It's Getting Ugly Out There

 Authored by Brendan O'Neill via The Spectator,

The shameful persecution of Posie Parker in New Zealand

This is what it must have been like when women were marched to the stake.

It's Getting Ugly Out There

Yesterday in Auckland the British women’s rights campaigner Posie Parker found herself surrounded by a deranged, heaving mob.

She had tomato soup and placards thrown in her face. She was doused with water. Huge men screamed insults and expletives in her face. The shoving of the crowd became so intense that Parker feared for her life. ‘I genuinely thought that if I fell to the floor I would never get up again’, she said. ‘My children would lose their mother and my husband would lose his wife.’

It was a truly chilling spectacle. The mobs’ faces were twisted into masks of feral hatred. They ranted in frenzy as the diminutive Parker, her bottle-blonde hair stained orange from the soup that had been dumped on her, desperately tried to make her way to the safety of a police car. It was a ritualistic shaming of a witch, a violent purging of a heretic.

Next time you’re reading a history book and find yourself wondering how Salem came to be consumed by such swirling hysteria, watch the clips of Posie’s persecution in New Zealand. This is how it happens. This is how the fear of witches can overrule reason and unleash the darkest, most punitive passions of the mob.

And what is Parker’s crime?

What did this witch do?

She said, ‘A woman is an adult human female’.

That’s it.

Parker, whose real name is Kellie-Jay Keen-Minshull, is well known for her criticism of the ideology of transgenderism. She thinks a man never becomes a woman, no matter how many hormones he takes or surgeries he undergoes. She thinks if you were born male, you will die male, and in the time in between you have no right whatsoever to enter any women-only space.

This is heresy.

Dissenting from the gospel of gender ideology is to the 21st century what dissenting from the actual gospels was to the 15th. And so Parker must be punished. It was a modern-day stoning, so mercifully they only threw soup and water and planks of cardboard at the blasphemer.

Parker organises public events called ‘Let Women Speak’. She has done it across the UK, in parts of the US, and for the past couple of weeks she’s been doing it in Australia and New Zealand.

It’s a genius initiative. She knows these gatherings of women who merely want to give voice to their profane belief that sex can never be changed will draw out crowds of intolerant trans activists and their allies. She knows the ‘Be Kind’ mob will do everything in its power to stop women from speaking. And she knows it will all brilliantly illustrate her core belief: that trans activism is misogyny in disguise, misogyny in drag, if you like, and that it has devoted itself to silencing women who believe in biology.

Australia and New Zealand played their parts brilliantly in Parker’s clever scheme. From Melbourne to Canberra, Hobart to Auckland, huge crowds of the right-on turned up to drown out the voices of the pesky women who dare to call men ‘men’. ‘Let women speak’, Parker says. ‘No’, says the mob. She incites them to confess their misogyny and intolerance in full public view. And they do.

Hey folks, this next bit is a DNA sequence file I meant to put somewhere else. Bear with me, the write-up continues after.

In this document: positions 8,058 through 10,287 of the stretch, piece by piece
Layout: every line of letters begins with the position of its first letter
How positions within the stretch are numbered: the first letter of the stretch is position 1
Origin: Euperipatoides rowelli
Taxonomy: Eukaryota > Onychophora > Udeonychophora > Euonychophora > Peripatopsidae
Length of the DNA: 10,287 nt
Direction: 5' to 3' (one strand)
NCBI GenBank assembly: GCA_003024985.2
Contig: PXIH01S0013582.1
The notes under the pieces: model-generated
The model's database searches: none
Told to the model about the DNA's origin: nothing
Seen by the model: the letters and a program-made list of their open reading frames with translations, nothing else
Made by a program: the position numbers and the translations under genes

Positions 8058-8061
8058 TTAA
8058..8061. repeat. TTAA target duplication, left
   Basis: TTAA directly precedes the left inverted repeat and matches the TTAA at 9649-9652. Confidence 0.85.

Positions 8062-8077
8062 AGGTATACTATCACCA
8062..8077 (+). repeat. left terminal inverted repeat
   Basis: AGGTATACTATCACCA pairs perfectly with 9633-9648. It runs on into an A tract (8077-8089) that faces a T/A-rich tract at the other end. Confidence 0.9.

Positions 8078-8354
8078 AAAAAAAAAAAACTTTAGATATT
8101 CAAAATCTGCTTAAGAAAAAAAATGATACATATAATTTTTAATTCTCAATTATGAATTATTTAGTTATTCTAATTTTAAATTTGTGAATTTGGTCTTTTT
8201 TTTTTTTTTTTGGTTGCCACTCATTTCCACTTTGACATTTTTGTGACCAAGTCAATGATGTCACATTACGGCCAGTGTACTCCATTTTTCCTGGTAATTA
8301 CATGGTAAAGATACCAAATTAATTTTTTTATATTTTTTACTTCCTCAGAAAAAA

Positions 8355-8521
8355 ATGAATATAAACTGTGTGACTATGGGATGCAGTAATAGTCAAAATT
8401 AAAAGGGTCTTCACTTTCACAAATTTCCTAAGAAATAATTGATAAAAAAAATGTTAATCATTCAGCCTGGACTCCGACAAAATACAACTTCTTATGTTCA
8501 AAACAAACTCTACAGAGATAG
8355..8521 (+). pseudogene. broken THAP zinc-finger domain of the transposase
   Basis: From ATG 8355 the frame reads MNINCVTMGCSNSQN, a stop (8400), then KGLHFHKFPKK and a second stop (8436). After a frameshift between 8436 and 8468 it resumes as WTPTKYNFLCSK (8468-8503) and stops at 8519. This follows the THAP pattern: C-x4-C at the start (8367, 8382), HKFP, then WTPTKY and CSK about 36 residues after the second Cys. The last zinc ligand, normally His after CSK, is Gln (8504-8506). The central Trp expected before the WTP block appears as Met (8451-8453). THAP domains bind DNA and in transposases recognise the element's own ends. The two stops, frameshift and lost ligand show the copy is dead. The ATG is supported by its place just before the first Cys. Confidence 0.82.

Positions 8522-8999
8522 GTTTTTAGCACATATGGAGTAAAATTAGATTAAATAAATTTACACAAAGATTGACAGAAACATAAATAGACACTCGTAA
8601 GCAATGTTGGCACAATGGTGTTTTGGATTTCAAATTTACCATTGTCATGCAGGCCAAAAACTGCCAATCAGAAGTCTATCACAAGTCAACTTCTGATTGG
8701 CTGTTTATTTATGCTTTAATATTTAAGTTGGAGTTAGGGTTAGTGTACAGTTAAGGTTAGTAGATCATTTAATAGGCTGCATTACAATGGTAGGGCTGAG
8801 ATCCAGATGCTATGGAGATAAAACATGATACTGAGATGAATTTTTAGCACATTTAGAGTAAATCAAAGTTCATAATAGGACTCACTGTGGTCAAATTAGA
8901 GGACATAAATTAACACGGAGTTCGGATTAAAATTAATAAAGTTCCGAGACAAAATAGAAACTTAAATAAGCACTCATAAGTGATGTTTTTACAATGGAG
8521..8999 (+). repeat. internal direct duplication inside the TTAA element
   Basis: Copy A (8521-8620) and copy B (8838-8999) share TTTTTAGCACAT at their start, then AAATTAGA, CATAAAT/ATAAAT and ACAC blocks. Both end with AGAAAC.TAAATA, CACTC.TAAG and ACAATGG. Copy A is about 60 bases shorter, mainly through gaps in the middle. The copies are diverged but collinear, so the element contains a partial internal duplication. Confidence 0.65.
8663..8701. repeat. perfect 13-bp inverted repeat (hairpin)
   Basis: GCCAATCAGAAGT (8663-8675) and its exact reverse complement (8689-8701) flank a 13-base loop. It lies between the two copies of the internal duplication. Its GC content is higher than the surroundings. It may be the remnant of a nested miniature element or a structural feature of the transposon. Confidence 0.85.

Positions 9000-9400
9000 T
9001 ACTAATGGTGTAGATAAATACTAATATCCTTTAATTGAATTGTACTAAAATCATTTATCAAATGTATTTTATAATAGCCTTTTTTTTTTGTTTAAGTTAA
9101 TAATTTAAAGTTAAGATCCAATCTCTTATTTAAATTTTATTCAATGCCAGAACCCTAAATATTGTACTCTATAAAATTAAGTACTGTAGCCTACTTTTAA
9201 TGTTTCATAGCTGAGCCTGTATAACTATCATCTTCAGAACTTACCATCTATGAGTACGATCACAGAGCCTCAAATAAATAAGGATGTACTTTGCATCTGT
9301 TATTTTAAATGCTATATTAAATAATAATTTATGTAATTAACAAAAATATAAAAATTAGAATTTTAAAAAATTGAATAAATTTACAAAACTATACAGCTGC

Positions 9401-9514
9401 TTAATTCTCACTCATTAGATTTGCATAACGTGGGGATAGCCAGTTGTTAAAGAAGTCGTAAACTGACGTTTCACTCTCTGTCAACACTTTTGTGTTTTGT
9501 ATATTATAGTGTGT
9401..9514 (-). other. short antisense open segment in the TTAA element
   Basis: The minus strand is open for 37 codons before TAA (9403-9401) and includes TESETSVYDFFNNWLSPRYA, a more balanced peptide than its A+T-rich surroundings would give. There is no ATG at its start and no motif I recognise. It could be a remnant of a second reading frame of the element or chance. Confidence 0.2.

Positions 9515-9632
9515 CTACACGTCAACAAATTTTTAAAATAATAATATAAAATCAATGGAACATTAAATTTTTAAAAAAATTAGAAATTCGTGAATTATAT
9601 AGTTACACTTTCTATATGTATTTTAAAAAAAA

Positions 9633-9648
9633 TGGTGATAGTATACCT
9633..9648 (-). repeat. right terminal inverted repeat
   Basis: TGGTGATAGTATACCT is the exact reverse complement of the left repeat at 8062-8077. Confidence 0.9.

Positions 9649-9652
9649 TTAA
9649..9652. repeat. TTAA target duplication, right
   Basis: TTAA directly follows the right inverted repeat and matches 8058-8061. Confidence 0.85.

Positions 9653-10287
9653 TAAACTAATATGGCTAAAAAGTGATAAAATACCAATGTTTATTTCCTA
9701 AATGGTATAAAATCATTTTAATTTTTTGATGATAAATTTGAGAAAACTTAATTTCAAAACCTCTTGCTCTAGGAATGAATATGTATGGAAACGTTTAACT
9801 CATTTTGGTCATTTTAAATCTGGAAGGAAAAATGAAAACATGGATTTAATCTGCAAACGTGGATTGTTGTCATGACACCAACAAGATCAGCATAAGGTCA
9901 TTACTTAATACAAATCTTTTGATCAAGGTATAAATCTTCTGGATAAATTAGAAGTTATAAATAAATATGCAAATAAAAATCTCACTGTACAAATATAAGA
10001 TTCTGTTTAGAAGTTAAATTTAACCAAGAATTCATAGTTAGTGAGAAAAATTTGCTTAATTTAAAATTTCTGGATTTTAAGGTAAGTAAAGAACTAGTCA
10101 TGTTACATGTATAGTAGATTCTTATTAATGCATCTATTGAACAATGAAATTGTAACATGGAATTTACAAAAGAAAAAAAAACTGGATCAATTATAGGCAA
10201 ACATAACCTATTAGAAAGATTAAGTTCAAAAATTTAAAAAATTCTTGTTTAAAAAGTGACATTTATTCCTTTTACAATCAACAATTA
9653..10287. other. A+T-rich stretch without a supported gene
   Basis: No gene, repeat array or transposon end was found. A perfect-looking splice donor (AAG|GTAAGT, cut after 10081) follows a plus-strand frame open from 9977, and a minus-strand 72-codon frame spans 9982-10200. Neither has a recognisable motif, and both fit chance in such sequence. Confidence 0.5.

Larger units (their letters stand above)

Auckland was the worst. At Albert park in the centre of the city yesterday, the mob could not hide its vengeful loathing of the uppity women who disagree with its ideologies. Parker is a new kind of witch, one who willingly submits herself to a witch-trial, so that the rest of us might see just how dogmatic and unforgiving the new witch-hunters are. I am full of admiration for her. Her courage is shining a light on the visceral intolerance that advances under the banner of identity politics.

The events in Auckland should be a wake-up call for liberals everywhere. We glimpsed the iron fist of authoritarianism that lurks in the velvet glove of ‘Be Kind’. The misogynistic streak in trans extremism is undeniable now. Watch enraged men kicking down metal barriers so that they might get closer to the witch Posie and tell me this isn’t sexism masquerading as radicalism. Witness the crowing of men who are delighted that the mob made the ‘coward TERF’ run away and tell me this isn’t chauvinism on steroids. Behold the use of megaphones and expletive-laden chants and physical menace to silence a woman and tell me this isn’t a sexist, censorious crusade against women’s freedom of speech.

That mob in Auckland did not emerge out of thin air. No, it was a brutish manifestation of a regressive idea that has been taking hold for some years. Namely, that it should be forbidden to dissent from gender ideology. That it is bigotry to state biological facts. That it ought to be a punishable offence – whether that punishment is being No Platformed or sacked or having objects thrown in your face – to say men are men and women are women.

To see where censorship ends up, just look at those grimacing agitators in Auckland, hatred spreading like a current through their number, as they fight with every fibre of their being to prevent the expression of a critical idea. Censorship begets bigotry. It begets violence itself. For the more we tell people that certain words will hurt them, the more we witlessly incite people to hurt those who dare to utter certain words.

That mob was drunk on sanctimony. This is what happens when we tell people their identity is the most important thing in the world and that anything that so much as grazes their self-esteem is an outrage that must be crushed.

We nurture a generation of navel-gazing Torquemadas.

Posie has exposed them, yet again, and for that she deserves our thanks. This time round, the witches might just win.

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